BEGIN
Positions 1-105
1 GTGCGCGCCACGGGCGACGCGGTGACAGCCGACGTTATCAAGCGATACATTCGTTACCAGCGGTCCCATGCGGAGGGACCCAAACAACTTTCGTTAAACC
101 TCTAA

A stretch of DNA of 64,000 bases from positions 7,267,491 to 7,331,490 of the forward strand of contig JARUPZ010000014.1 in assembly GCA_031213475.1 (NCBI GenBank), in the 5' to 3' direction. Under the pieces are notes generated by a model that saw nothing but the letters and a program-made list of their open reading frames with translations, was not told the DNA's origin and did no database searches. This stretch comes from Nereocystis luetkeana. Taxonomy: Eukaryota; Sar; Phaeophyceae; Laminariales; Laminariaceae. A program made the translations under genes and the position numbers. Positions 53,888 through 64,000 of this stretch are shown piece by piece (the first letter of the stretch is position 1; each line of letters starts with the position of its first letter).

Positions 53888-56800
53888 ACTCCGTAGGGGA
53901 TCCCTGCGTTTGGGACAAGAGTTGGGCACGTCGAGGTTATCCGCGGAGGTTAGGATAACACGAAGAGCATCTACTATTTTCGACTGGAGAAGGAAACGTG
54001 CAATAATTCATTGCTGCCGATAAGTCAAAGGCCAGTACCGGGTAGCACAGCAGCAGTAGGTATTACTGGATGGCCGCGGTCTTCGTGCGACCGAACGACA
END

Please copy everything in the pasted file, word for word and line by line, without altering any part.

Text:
Positions 1-105
1 GTGCGCGCCACGGGCGACGCGGTGACAGCCGACGTTATCAAGCGATACATTCGTTACCAGCGGTCCCATGCGGAGGGACCCAAACAACTTTCGTTAAACC
101 TCTAA

A stretch of DNA of 64,000 bases from positions 7,267,491 to 7,331,490 of the forward strand of contig JARUPZ010000014.1 in assembly GCA_031213475.1 (NCBI GenBank), in the 5' to 3' direction. Under the pieces are notes generated by a model that saw nothing but the letters and a program-made list of their open reading frames with translations, was not told the DNA's origin and did no database searches. This stretch comes from Nereocystis luetkeana. Taxonomy: Eukaryota; Sar; Phaeophyceae; Laminariales; Laminariaceae. A program made the translations under genes and the position numbers. Positions 53,888 through 64,000 of this stretch are shown piece by piece (the first letter of the stretch is position 1; each line of letters starts with the position of its first letter).

Positions 53888-56800
53888 ACTCCGTAGGGGA
53901 TCCCTGCGTTTGGGACAAGAGTTGGGCACGTCGAGGTTATCCGCGGAGGTTAGGATAACACGAAGAGCATCTACTATTTTCGACTGGAGAAGGAAACGTG
54001 CAATAATTCATTGCTGCCGATAAGTCAAAGGCCAGTACCGGGTAGCACAGCAGCAGTAGGTATTACTGGATGGCCGCGGTCTTCGTGCGACCGAACGACA